Generally speaking, the polymerization inhibitor of choice is a compound which, in the vapor state with the methacrylates and acrylates, is present in sufficient quantity to prevent polymerization of the esters as they are passing up through the distillation column and out of it to where it is collected free of the crude products in which it was originally contained. It is not necessary that the stabilizer of choice have the exact same boiling point or the same vapor pressure characteristics as the acrylates or methacrylates. What is important is that a sufficient amount of it will be carried with the esters during the. distillation so as to prevent polymerization, be carried through the column with the esters and be collected with the esters when they are cooled from the vapor state.

Generally, the methacrylates and acrylates are separated from a crude which comprises the by-products of the reaction which forms the esters, catalysts (if employed in the manufacture of the esters) and any other residual products that can result from such processing. Also present in the crude is a material which serves to inhibit polymerization of any of the by-products or residual products present therein during the heating of the crude in order to cause the vaporization of the acrylates or methacrylates. Such inhibitors are relatively non-volatile materials under the conditions of distillation and hence are not carried off with the acrylate or methacrylate esters through the distillation column and fused with the stabilization of the residue left behind during the distillation of the acrylate and methacrylate ester since its polymerization is generally adequately controlled by the inhibitors which are employed for that purpose.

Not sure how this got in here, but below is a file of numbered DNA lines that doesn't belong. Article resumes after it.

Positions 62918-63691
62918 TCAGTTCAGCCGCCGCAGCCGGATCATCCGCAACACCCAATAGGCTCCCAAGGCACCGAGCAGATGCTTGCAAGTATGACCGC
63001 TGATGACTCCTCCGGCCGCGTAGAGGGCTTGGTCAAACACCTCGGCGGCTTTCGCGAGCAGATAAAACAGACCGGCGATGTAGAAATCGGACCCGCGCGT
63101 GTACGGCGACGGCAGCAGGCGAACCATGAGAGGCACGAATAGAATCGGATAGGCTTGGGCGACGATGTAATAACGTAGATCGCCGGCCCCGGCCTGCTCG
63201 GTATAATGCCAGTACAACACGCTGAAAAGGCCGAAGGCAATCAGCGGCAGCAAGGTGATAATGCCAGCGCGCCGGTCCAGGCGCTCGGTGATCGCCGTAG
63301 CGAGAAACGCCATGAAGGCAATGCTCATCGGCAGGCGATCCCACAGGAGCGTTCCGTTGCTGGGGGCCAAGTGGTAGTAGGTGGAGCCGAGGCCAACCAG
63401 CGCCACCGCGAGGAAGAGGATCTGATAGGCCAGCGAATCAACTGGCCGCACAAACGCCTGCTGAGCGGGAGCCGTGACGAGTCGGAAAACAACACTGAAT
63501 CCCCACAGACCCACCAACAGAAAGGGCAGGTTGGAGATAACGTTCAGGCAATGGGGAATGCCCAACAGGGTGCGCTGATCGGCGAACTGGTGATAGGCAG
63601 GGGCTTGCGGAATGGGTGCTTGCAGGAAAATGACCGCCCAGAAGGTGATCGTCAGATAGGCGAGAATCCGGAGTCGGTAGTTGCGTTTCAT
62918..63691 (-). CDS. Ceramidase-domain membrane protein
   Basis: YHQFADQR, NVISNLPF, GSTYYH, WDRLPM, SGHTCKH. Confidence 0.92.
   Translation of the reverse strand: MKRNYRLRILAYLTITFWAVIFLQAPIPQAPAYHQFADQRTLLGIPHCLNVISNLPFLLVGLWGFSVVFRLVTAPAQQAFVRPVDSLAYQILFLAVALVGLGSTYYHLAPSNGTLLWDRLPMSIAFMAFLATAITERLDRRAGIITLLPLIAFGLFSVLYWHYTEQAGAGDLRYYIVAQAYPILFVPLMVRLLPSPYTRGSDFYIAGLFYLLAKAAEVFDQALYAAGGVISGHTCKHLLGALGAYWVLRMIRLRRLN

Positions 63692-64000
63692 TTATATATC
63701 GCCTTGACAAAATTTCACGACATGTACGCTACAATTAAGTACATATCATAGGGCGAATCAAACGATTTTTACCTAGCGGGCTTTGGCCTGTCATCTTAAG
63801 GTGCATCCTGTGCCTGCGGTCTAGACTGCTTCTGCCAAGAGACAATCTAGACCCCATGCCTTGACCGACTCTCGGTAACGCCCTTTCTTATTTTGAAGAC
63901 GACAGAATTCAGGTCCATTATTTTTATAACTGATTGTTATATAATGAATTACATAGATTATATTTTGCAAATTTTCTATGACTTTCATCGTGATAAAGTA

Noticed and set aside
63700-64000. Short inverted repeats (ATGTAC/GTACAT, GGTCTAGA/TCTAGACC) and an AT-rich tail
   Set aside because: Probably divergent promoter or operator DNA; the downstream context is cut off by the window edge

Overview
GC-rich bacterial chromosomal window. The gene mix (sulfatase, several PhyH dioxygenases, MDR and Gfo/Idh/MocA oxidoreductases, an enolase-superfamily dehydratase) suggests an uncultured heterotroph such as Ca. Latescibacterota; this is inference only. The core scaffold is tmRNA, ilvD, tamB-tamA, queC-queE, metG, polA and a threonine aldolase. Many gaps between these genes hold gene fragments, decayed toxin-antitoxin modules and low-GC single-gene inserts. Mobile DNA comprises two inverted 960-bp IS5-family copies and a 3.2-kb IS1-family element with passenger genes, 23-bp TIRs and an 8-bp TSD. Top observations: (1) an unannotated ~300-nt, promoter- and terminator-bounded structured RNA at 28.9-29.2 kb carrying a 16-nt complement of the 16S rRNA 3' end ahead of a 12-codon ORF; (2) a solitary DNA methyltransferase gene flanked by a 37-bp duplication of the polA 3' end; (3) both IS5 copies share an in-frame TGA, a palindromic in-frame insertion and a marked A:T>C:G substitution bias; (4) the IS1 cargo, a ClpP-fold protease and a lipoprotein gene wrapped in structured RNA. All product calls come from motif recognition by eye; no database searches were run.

There is described herein a combination of chemicals, more properly stated as a combination of functionalities, which when provided with the acrylate or methacrylate ester vapors in a distillation column most effectively prevent the polymerization of these esters even with the most significant variations which could occur either in the nature of the crude or in the operation of the column. The inhibitors of this invention are a quinone and an enol derivative of a quinone which are provided with the methacrylate or acrylate ester vapors as they are evolved or vaporized from the crude within the column. The combination of the quinone and the enol derivative of a quinone provides results which each alone cannot provide. That is to say, the combination of a quinone and an enol derivative of a quinone provides better polymerization inhibition than would be achievable from a quinone alone or an enol derivative of a quinone alone. This synergistic effect allows for significant diverse variations in the nature of the crude being distilled and/or the operation of the distillation column, based on reasonable practices as occurs in the normal manufacture of such crudes and the normal and usual operation of such distillation colurnns.